A dumb question from a newbie


It seems so clear to everyone that OctoPrint most "natural" installation is on some embedded platform (Pi) rather than on a standard Windows / Linux machine.

Why is it so? I am probably missing something trivial...

Quoting from https://discourse.octoprint.org/t/setting-up-octoprint-on-windows/383

  • "While OctoPrint's intended use case is to be installed on low-powered embedded devices with Linux, it is platform agnostic and can also be installed under Windows instead of the more common option of installing it on something like a Pi."

  • "To save you some hassle, it might be easier to just get yourself a Raspberry Pi or similar and install OctoPrint through OctoPi on that :wink:"


People say this because the OctoPi folks are doing a great job making it really easy to install onto a pi by providing a working image you can flash onto an SD card. Also, RPIs are cheap, easy to come by, use low power, and are perfect for mounting/embedding in the printer or enclosure. All in all it's a convenience/cost thing.

That being said, I'm running Octoprint on my windows PC for development, and it works great! It renders timelapses almost instantly and there are never any bandwidth/processor/memory issues at all. You can also run it on a MAC!

Since Octoprint was developed to be pretty lean, you can get away with running it even on a Pi zero without issue, but it is possible to have performance issues depending on the exact situation, number of plugins, resolution of your file, etc... It's harder to run into problems on a Pi3, which seems to have more than enough power to run Octoprint + many plugins + high res gcode.

Are you wanting to install on a PC/Mac? There are plenty of tutorials out there, but let me know if you run into trouble :slight_smile:

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One of the biggest reasons I can think of, other than the $35 price tag for a Raspi3, is that it comes with GPIO pins which are under your programmatic control. This isn't the case for a recycled PC.

Another big reason would be the size. They're approximately the size of a credit card and that includes four cores.

Although I own a few Raspberry Pi Zero W's, I would not recommend a single-core computer for this.

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Many thanks for your answer FormerLurker!
Yet it is still remains a mystery to me…
The fact that “OctoPi folks are doing a great job making it really easy to install onto a pi” is cool.
But still, why in the first place Pi was the preferred way to go?
(Not a bit of criticism, just curious)

Regarding cost and size:
That’s cool again, but I take it everyone already has a PC, which is not necessarily the case with Pi.
Moreover, most people are more familiar with operating a Win PC then with operating RPi.

Regarding mounting it in the Printer, that's nice!
But if I am using a PC, I will just need a USB connection at the PC side connected to a serial port on the Printer's controller's side, is that right? (FTDI or something...)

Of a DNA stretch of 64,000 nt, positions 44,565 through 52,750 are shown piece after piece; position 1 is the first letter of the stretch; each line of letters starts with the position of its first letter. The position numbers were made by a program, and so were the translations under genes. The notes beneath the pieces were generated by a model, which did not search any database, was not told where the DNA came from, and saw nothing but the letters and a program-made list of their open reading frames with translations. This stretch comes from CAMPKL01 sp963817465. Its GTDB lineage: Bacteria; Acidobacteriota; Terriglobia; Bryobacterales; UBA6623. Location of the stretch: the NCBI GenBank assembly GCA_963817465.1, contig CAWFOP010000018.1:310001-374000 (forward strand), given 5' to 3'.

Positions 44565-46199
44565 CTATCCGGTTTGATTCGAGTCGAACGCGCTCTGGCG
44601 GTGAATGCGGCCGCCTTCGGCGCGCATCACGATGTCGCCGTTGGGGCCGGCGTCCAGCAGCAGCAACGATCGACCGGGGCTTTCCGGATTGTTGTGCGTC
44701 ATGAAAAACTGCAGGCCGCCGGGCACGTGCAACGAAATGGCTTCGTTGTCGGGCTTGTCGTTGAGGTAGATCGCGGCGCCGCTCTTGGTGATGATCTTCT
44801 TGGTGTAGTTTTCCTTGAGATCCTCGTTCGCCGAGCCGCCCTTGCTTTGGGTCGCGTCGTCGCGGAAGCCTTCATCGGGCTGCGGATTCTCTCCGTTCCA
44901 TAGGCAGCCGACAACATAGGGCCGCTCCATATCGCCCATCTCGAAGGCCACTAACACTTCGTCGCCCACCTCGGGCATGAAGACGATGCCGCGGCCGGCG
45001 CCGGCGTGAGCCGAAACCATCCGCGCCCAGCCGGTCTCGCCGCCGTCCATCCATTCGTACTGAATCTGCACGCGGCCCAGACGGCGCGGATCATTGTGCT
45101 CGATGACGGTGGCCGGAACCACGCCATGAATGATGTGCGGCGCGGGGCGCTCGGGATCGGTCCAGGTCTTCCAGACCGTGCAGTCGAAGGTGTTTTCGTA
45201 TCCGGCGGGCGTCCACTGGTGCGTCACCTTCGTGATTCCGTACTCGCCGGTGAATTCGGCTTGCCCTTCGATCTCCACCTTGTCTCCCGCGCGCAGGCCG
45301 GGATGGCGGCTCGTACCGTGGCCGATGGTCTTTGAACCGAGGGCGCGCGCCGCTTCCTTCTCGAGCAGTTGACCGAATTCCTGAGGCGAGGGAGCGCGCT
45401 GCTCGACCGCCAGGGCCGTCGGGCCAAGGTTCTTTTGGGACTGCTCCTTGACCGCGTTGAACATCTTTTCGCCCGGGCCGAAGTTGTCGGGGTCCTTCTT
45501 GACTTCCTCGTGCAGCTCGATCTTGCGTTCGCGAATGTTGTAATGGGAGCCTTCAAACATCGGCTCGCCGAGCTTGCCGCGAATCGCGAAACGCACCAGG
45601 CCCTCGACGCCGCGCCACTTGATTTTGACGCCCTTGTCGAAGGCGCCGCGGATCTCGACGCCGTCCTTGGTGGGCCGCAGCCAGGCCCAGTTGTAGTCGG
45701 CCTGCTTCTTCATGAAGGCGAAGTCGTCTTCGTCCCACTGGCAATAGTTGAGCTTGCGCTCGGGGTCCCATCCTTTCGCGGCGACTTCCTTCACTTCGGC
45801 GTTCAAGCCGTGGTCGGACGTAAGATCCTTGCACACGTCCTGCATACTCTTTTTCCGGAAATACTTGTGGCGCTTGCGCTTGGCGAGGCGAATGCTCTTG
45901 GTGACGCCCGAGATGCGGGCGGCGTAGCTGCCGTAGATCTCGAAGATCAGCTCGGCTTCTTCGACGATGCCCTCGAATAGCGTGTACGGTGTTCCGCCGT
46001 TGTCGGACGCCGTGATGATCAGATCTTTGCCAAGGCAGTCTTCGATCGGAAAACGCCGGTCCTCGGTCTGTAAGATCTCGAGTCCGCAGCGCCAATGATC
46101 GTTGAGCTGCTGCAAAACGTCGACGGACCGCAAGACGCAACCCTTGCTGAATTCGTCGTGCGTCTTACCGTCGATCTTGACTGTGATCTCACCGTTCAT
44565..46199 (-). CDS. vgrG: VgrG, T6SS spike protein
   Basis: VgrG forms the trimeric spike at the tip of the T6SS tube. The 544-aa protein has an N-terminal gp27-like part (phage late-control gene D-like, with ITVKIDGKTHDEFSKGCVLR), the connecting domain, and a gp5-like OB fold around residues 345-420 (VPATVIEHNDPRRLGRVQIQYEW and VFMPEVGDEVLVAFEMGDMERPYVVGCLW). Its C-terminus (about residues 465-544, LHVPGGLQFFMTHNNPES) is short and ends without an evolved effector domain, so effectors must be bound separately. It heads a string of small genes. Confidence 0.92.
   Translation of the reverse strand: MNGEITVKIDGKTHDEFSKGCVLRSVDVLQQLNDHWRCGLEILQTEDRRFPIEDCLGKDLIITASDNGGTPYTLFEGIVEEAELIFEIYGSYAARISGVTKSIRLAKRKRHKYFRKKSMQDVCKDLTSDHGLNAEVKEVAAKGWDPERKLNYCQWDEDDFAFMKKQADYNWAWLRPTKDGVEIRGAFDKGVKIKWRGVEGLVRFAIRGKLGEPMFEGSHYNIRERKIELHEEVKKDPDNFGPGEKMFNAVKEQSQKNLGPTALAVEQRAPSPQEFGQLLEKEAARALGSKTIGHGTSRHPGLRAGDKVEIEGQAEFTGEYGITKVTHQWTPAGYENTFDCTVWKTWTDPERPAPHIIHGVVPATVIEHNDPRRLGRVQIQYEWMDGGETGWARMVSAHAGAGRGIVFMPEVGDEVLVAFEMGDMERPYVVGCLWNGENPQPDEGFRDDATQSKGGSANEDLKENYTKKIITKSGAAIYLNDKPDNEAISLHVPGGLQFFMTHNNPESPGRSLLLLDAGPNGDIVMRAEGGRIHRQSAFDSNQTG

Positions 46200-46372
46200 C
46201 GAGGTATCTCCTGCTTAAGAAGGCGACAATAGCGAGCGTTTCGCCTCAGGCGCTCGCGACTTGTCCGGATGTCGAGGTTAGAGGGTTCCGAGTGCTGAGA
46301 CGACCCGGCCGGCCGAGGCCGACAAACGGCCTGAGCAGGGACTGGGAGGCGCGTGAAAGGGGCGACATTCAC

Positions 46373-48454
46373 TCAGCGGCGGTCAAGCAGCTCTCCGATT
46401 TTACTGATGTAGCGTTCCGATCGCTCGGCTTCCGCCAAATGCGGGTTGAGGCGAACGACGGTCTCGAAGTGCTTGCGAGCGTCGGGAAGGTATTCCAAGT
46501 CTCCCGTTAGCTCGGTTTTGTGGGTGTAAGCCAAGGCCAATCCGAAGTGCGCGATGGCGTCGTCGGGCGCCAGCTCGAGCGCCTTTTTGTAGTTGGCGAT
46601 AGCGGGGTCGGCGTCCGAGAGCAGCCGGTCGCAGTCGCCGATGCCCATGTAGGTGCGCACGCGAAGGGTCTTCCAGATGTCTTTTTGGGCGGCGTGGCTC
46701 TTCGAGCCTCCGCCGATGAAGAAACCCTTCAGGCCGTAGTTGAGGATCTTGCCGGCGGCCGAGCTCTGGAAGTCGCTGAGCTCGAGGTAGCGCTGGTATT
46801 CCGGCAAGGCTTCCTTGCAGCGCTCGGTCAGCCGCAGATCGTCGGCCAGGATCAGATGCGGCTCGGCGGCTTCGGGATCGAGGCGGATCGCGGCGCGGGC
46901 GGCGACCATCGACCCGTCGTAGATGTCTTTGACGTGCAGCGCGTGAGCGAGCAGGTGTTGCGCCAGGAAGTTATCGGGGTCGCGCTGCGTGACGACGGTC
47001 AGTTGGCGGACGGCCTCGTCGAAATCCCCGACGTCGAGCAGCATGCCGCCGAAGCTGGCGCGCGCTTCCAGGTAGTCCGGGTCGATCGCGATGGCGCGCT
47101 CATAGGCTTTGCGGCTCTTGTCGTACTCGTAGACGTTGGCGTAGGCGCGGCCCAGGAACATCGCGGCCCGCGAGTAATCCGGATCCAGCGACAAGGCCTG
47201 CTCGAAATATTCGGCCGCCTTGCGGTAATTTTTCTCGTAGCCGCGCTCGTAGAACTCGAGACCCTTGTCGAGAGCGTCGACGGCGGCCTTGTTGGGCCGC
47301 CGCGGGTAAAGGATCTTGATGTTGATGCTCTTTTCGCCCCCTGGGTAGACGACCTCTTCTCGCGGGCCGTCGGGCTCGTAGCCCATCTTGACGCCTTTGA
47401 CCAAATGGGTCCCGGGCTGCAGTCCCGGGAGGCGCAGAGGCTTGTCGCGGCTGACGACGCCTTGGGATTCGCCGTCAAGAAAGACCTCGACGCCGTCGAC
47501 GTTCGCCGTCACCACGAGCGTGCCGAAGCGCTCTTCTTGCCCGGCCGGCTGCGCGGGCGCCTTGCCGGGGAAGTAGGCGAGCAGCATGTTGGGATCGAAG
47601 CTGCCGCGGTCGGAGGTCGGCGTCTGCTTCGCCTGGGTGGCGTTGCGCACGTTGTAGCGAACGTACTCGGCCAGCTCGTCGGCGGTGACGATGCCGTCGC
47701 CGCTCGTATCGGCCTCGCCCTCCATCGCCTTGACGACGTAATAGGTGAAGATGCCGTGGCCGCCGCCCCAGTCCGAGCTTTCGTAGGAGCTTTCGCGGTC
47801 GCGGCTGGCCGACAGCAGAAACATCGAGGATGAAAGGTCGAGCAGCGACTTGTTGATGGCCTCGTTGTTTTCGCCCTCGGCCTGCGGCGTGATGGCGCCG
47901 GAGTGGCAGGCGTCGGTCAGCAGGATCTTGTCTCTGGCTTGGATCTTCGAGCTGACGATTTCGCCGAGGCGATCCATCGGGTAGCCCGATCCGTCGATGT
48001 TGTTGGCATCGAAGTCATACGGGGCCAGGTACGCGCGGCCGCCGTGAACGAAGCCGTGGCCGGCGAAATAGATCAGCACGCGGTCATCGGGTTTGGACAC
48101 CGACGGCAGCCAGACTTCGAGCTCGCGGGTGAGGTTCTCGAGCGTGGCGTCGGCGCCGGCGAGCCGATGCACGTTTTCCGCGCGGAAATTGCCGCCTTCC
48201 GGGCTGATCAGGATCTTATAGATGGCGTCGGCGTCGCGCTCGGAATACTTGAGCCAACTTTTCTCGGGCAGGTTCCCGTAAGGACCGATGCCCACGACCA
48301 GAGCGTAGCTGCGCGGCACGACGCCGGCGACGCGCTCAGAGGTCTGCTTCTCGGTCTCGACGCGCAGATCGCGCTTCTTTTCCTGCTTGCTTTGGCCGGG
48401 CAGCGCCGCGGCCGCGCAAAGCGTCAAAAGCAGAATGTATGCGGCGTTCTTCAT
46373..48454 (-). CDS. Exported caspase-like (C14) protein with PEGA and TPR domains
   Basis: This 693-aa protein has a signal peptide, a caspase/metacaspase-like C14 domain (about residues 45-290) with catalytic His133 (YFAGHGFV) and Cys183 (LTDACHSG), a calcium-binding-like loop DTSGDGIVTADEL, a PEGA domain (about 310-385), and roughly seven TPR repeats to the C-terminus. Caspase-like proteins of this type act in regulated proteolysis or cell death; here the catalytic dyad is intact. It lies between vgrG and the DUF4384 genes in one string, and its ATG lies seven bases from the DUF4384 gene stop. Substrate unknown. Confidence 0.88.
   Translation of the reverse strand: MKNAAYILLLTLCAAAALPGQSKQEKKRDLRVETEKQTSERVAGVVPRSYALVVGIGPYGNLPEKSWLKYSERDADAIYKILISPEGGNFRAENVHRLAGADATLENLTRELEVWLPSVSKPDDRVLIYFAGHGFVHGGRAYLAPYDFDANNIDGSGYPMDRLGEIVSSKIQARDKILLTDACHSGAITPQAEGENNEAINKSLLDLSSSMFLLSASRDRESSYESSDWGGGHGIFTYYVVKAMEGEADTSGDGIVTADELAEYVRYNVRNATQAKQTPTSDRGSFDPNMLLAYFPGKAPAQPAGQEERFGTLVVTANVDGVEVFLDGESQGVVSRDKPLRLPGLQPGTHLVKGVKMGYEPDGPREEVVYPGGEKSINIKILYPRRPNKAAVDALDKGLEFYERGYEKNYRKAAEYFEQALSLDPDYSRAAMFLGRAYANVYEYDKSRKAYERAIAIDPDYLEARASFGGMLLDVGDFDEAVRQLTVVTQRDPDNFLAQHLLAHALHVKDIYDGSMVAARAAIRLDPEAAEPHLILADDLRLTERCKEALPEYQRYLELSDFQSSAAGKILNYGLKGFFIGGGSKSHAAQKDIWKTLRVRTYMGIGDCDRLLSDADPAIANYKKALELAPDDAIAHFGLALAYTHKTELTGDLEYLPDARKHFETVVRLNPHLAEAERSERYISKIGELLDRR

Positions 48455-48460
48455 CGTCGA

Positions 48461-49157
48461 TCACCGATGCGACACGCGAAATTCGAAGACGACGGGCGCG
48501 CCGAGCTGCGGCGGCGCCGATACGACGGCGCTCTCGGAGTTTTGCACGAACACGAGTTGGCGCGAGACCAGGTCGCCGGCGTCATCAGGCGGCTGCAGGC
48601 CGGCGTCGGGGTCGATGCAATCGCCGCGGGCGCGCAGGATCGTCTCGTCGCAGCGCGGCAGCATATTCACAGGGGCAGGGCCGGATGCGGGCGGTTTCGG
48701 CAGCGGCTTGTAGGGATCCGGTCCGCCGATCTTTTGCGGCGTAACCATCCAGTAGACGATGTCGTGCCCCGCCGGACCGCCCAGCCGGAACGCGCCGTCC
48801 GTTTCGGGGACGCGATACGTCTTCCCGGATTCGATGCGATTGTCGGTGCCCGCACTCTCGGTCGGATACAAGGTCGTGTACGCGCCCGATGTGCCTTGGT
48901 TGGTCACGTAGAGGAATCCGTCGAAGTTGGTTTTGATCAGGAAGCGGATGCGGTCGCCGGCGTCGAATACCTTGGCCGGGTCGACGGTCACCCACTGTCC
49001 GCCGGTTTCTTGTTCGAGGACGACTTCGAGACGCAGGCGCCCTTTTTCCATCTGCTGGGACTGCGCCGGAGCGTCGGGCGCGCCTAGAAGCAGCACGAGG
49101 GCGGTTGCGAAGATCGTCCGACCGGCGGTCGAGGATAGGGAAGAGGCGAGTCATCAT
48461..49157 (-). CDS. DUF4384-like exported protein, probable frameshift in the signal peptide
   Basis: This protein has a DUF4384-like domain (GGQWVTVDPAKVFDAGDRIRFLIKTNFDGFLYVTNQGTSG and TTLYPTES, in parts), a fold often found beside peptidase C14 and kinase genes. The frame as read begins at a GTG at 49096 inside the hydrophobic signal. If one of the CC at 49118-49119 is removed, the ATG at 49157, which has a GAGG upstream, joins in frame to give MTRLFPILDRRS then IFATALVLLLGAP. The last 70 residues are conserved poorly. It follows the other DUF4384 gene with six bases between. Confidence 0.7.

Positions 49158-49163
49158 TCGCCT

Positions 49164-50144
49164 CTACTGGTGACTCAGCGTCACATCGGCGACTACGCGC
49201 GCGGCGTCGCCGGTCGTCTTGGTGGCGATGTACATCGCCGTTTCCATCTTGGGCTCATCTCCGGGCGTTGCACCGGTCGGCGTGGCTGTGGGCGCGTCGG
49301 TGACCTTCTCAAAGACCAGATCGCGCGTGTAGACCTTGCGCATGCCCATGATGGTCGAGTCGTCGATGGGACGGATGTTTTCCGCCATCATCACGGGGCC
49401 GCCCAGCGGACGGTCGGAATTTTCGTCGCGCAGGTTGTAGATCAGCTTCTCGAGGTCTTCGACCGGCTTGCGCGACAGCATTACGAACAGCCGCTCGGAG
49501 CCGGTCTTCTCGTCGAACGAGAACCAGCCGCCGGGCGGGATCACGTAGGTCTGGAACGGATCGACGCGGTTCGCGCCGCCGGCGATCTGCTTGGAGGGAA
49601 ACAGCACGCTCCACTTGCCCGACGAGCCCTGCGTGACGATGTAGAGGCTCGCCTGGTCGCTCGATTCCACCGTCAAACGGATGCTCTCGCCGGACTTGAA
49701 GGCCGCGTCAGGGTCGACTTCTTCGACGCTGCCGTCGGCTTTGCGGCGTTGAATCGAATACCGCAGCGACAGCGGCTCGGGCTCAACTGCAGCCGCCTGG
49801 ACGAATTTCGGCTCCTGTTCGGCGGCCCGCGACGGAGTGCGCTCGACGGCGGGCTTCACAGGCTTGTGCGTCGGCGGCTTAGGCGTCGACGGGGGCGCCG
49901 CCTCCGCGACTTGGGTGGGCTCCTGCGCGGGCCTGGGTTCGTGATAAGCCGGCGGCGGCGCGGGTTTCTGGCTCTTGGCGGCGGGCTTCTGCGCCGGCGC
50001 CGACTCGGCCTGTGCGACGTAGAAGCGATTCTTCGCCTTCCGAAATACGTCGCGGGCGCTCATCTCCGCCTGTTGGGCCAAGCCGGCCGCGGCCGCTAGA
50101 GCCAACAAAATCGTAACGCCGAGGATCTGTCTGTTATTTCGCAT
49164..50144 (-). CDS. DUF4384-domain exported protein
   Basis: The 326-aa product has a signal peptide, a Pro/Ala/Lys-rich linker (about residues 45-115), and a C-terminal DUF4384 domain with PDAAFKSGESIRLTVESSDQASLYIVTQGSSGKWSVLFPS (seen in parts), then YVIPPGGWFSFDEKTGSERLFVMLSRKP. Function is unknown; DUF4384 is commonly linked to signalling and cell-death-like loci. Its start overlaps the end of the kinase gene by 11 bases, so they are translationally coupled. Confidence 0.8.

Regarding the GPIO, (mentioned by OutsourcedGuru)
What is the use of GPIO by OctoPrint?
I thought all control is done by communicating with the FW. (??)
Again, might be missing something here...

The reason I am asking all this is that unfortunately I fall into the following categories: (-;

  1. A 3D printing newbie wanting to build his first printer.
  2. And also have a great control app for it.
  3. A Windows PC owner, with years of experience on Windows.
  4. Not (yet) a RPi owner, and zero experience with Pi.

So as you understood yourself, the first thing that came to my mind was installing OctoPrint on my PC.
I still didn't start, so had no chance running into trouble...
But I'll remember your generous offer in case I will!

Many thanks OutsourcedGuru for answering,

Please see my reply to FormerLurker, I am referring to the point you made regarding GPIO.

Thanks, (-:

I see the advantages using a Raspi on another side:
His only job is to communicate via USB with the printer, not more not less.

There are no confounders from your desktop OS at all, like "suspending usb-connection when the screensaver kicks in" - "resetting the usb connection if you connect another usb device" - "using wrong preferences in timing if the systemload is very high through other processes" - and so on.

Also you can use a very short USB-cable to connect to the printer. What is not so bad for a stable communication and there's no need placing the printer nearby your desktop PC.

And it's no need (specially for long lasting prints) to let your desktop PC powered on as long as the printer is working.

I'll attempt to address these points.

  1. When you say build, do you mean from a kit or from scratch? From scratch is a daunting task but many people have been successful. From a kit is much easier and you probably learn more that you would buying a printer pre-built, but the learning is just beginning!

  2. There are numerous slicers and control apps available. If building from a kit, the kit manufacturer may already have free software that they recommend for their printer. While OctoPrint is a great control app, it is not necessary if the printer is connected to the PC you are going to slice on (more later).

  3. I am also a Windows PC owner and when I got my 3D printer, the first problem I ran into was the best location for the printer was 35 feet from the PC. I ordered a USB extension cable to connect the printer and the PC and used that for a while slicing and printing from my PC. This is a workable environment and I'd suggest you try this first. I am glad I have the separation because the printer does "sing" while it prints, and I'm not a fan of its "music" selection!